Thinking Your Way to Productivity

The popularity of Getting Things Done (GTD) system may have as much to do with its focus on efficient thinking as anything else.   The breakdown of conscious, slow, deliberate thinking is paired with subconcious, fast, inspirational thinking such that each process is performed at diffferent times and with different goals.  But when done in the proper order, leads to effective results.  The steps in GTD bare a striking resemblance to how Ayn Rand described the most efficient writing process in The Art of Nonfiction.  She broke up the steps to writing into clear functional processes that best utilize your conscious and subconscious thinking. Brainstorming what to write about is largely a subconscious and emotionally driven process.  Once a topic is decided, the conscious process begins with writing the outline.  Once the outline is completely thought out, Rand recommends letting the subconscious process take over while writing the content of the article, letting words flow from your mind on to the page without limiting yourself.  Lastly, Rand recommends a thorough edit, reverting back to a fully conscious process.

In many ways, the steps in GTD are similar.  David Allen recommends breaking your thinking up into descrete steps such that conscious and subconscious processes are in full effect at appropriate times.
While filling your inbox throughout the day, you are letting any brainstorm or inspirational idea that strikes you be saved for further review.  This process is subconcious oriented.  In fact, Allen strongly suggests spending zero time consciously thinking about the ideas - at that time.  Then, once or twice a day, Allen recommends you clear your inbox by engaging your conscious thinking - considering what to do each and every item in the inbox, identifying how to classify each item, breaking down projects into sub-tasks, and evaluating next action items.  The rest of the day is then spent performing tasks, which if fully thought through, should become more subconscious oriented where inspiration and flow drive your actions.  That's not to say all of your actions should be fully subconscious or emotionally driven, as there will likely be many times when completing tasks will require thoughtful, conscious engagement.  But by breaking projects into next action items, it is possible to fly through each action item with less deep concentration and fewer distractions because some of that thought has already been accomplished.  Lastly, Allen recommends a periodic review, which again engages the conscious process to evaluate whether you are still on track (or not) with your long term goals.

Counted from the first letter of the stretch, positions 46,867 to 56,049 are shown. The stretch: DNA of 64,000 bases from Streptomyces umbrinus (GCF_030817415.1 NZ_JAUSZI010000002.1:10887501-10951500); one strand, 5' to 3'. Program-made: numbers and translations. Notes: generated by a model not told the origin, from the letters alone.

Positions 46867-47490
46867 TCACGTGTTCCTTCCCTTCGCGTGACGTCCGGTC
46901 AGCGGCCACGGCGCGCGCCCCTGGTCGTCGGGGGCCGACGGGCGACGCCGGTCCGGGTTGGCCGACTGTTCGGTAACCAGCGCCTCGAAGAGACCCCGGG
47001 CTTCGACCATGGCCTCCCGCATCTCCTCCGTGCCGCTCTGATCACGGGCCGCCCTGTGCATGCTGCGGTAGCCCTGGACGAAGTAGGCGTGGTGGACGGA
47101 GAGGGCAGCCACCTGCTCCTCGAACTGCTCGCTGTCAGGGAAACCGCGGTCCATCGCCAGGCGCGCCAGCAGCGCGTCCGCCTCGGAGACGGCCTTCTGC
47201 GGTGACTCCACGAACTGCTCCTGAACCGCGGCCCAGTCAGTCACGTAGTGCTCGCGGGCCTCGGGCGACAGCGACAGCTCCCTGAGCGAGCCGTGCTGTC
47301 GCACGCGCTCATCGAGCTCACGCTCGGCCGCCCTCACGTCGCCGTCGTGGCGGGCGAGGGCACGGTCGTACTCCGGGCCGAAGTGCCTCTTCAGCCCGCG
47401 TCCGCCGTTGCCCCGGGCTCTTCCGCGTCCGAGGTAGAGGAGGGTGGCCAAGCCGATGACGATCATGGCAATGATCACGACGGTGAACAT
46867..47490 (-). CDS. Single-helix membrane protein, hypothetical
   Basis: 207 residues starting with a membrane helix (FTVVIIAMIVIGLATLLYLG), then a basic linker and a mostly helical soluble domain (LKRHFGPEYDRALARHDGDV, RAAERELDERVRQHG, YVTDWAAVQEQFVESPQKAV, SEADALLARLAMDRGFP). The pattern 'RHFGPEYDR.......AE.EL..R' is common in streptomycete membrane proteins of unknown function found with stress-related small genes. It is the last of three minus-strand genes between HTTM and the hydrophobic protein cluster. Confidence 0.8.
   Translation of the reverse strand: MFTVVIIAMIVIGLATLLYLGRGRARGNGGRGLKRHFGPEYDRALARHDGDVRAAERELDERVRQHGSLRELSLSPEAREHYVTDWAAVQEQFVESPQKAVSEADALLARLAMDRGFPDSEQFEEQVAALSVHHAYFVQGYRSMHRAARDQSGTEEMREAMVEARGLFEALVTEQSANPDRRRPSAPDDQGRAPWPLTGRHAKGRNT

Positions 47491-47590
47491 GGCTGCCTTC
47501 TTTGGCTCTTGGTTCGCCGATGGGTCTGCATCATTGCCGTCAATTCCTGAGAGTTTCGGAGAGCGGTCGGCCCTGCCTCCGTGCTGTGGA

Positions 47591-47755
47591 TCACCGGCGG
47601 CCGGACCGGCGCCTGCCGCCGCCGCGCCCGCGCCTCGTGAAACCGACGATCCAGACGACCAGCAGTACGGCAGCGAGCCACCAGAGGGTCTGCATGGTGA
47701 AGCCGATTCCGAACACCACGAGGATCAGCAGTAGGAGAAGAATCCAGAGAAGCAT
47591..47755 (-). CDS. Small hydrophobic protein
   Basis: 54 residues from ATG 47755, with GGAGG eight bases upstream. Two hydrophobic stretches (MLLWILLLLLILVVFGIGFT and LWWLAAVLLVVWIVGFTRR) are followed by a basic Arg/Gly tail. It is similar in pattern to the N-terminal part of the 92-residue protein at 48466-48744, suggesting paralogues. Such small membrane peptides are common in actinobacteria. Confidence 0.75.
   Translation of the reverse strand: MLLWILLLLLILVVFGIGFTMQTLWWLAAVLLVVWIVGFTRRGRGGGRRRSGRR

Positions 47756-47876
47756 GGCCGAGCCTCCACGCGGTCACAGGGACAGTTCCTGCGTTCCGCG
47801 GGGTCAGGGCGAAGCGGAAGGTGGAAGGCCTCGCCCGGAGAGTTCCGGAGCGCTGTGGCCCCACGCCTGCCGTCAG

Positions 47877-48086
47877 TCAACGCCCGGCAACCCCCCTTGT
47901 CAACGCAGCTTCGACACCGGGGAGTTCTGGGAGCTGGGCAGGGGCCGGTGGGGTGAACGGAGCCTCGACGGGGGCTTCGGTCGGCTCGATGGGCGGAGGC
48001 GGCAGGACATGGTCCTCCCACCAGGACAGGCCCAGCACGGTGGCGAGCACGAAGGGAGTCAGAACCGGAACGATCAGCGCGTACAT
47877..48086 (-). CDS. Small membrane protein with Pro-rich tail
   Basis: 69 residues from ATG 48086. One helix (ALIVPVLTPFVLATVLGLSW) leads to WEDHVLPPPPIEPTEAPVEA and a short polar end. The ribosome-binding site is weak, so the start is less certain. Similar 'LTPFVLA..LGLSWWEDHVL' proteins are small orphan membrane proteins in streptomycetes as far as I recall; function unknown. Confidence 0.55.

It would be interesting to discover if there are more similiarities between productive achievement and the deliberate usage of different thinking processes that best take advantage of each process's strengths and avoid each process's weaknesses.


  1. Anonymous11:21 AM

    Great thoughts on how our conscious/subconscious thinking orientation drives the different aspect of GTD methodology. You might be interested in "Your Brain at Work" for more analysis from another perspective on how to separate and optimize our thinking in both areas: http://www.amazon.com/Your-Brain-Work-Strategies-Distraction/dp/0061771295

  2. That does look like a good book. I've added it to my wish list. Thank you!